Being the main shirt sponsor for Manchester United is quite the honour in commercial circles. From Sharp, to AIG and Aon, it can thrust a company’s name into the mainstream when their logo dons the iconic red shirt. They are rarely forgotten.
But midway through next season, something unique in Premier League terms could happen to the front of United’s jersey.
There is a very real chance United could be forced to change their shirt sponsor mid-season, meaning a possible new kit, a redesigned one or even a blank shirt for the remainder of the campaign.
Amid the financial uncertainty caused by the coronavirus pandemic, United and current shirt sponsors Chevrolet agreed a pragmatic no-cost extension to their current arrangement, meaning it will now expire December 2021 rather than in the summer, as is the norm.
MEN Sport understands United were keen to allow Chevrolet, owned by American car giants General Motors, an extra six months to allow for remaining payments to be made. There’s barely an industry or sector around the world that hasn’t been affected by covid-19, of course.
United sources admit there are still several possible scenarios for next season’s shirt. Fans could see an entirely new sponsor — which would need a special agreement from General Motors — or Chevrolet may extend their contract further, wrapping up the whole 2021/22 campaign to complete an eight-year stint on the front of United’s shirt.
The third, and potentially most tantalising solution for purists among United’s fanbase, is a blank shirt with no sponsor below the club crest and Adidas badge, or a charity sponsor.
“It is too soon to discuss details of what will happen to the shirt beyond the current agreement,” United managing director Richard Arnold told a United Fans’ Forum in November.
“We have various options and time to work through the issues. We will keep fans firmly in mind as we consider these options.”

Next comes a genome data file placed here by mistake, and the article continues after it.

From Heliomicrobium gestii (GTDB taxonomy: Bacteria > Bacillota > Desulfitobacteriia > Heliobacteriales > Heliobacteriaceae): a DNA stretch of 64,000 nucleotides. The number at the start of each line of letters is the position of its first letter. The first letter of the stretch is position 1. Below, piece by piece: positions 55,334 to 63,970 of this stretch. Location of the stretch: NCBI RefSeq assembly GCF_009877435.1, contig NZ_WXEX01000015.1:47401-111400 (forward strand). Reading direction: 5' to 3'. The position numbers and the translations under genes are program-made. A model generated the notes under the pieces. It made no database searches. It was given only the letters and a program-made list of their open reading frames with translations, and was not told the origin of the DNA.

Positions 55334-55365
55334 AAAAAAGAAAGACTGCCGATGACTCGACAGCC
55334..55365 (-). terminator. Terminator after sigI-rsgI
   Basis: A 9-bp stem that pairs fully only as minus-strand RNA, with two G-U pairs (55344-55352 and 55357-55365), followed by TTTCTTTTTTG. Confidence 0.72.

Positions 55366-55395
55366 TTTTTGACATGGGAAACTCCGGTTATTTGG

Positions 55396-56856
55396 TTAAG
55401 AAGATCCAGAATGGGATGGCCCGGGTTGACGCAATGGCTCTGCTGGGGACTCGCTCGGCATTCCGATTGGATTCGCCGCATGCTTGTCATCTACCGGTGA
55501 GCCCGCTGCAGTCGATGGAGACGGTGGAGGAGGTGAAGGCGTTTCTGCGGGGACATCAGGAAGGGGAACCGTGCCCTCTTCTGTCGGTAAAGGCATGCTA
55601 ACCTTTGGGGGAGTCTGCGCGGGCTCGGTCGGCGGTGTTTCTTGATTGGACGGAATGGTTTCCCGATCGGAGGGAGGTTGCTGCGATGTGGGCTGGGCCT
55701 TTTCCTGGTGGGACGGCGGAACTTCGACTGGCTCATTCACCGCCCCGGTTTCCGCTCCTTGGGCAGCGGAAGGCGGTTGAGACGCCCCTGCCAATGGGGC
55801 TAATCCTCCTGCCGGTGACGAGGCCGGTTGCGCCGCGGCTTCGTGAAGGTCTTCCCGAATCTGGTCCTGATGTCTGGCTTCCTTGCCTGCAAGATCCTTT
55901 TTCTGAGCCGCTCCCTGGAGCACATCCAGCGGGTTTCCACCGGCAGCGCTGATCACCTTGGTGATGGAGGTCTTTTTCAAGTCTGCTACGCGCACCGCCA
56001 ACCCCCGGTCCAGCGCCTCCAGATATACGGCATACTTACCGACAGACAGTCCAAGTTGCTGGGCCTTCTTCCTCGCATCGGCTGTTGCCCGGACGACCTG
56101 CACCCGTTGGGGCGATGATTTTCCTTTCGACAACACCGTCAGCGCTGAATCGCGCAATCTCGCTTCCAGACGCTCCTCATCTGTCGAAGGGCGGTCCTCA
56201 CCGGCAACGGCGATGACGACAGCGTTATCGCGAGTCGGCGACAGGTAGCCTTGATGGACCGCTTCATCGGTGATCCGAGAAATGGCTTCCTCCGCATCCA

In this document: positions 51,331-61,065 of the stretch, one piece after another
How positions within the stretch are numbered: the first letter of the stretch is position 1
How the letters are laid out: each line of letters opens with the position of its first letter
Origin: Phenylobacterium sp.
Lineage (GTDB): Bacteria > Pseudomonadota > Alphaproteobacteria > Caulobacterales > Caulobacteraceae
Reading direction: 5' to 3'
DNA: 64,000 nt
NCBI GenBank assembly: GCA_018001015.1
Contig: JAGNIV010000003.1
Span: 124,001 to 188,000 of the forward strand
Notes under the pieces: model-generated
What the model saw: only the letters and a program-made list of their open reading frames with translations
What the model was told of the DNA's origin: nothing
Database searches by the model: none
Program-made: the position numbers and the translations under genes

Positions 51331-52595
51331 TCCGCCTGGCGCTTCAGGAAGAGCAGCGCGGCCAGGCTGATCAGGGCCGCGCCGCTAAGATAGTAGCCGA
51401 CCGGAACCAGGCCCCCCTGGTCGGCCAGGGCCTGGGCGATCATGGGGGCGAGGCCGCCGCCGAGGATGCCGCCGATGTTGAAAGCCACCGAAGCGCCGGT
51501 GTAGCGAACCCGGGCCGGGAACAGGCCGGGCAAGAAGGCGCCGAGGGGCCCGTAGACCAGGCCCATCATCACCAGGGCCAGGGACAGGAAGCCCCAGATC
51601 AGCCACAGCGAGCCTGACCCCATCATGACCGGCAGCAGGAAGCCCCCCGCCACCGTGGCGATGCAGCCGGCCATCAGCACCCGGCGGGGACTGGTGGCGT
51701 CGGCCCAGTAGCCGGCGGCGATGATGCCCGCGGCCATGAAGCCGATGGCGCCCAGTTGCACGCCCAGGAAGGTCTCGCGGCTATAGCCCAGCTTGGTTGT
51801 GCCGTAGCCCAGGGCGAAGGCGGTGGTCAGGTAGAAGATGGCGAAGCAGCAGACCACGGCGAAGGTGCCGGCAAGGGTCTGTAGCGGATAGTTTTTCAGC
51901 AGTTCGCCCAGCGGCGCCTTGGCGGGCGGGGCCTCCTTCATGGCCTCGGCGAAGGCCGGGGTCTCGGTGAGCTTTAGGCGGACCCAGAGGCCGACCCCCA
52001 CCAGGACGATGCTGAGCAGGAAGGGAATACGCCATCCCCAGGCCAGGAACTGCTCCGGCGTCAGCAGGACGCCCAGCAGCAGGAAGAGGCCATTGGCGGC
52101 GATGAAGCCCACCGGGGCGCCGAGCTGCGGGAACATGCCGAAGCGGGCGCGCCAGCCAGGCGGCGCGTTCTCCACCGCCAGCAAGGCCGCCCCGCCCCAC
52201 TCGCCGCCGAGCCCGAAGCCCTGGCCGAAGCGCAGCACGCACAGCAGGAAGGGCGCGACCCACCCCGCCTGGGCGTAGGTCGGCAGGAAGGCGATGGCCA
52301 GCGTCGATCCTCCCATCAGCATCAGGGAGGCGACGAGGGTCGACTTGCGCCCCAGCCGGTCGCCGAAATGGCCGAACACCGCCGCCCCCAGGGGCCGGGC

There is some precedent to follow, albeit in the Championship rather than the Premier League. QPR did it in 2019/20 when their sponsor Royal Panda pulled out of the UK market in the middle of a league campaign. BetUK took it over until the end of the season as they were the parent company.
And while not changing mid-season as such, the rearranged season, due to covid, last term meant Chelsea wore their new kit — sponsored by mobile phone company Three — for games in July.
Jeff McCarthy, senior lecturer in marketing at Manchester Metropolitan University and expert in sports sponsorship, believes it could be unlikely that United fans see a new shirt sponsor in 2021/22.
He said:“United could potentially negotiate a further six-month extension with General Motors, taking it to June 2022. This may help both companies in a period of real uncertainty. General Motors may use that time to select another brand to sponsor and the obvious desired outcome for United is to find a new long-term sponsor.
“If United aren’t able to achieve that ahead of January 2022, they could ‘donate’ their shirt sponsorship to a charity. Clearly that would mean a big temporary hit to commercial revenues but may pay off in the longer-term.”
There are obvious concerns for United if they are forced into a mid-season change.
McCarthy added: ” Because kit launches are usually done early August, fans may understandably be reluctant to pay for a kit they know is likely to change, especially when it’s the main shirt sponsor.
“United may proceed with an August kit launch as usual, with the likelihood of reduced sales on launch. They may however experience a higher than usual surge in sales of the newer version with new sponsor in December 2021 or January 2022 but this is unlikely to be at the levels of usual kit launches overall.”
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It is understood United continue to negotiate with multiple potential sponsors for the future, whether they take it on mid-campaign, or at the end of next season. As is now common practice, they have been sending replica shirts to the potential sponsors with different brand names on.
United remain very confident of their commercial appeal, the robust business side to the club and the general allure of that red shirt to prospective sponsors. While covid-19 has obviously decimated the club’s matchday revenue, in sponsorship terms they are coping well thanks to television and digital coverage.
‘Unprecedented times’ has been a buzz phrase of the past 10 months, and that is no different in the world of football sponsorship.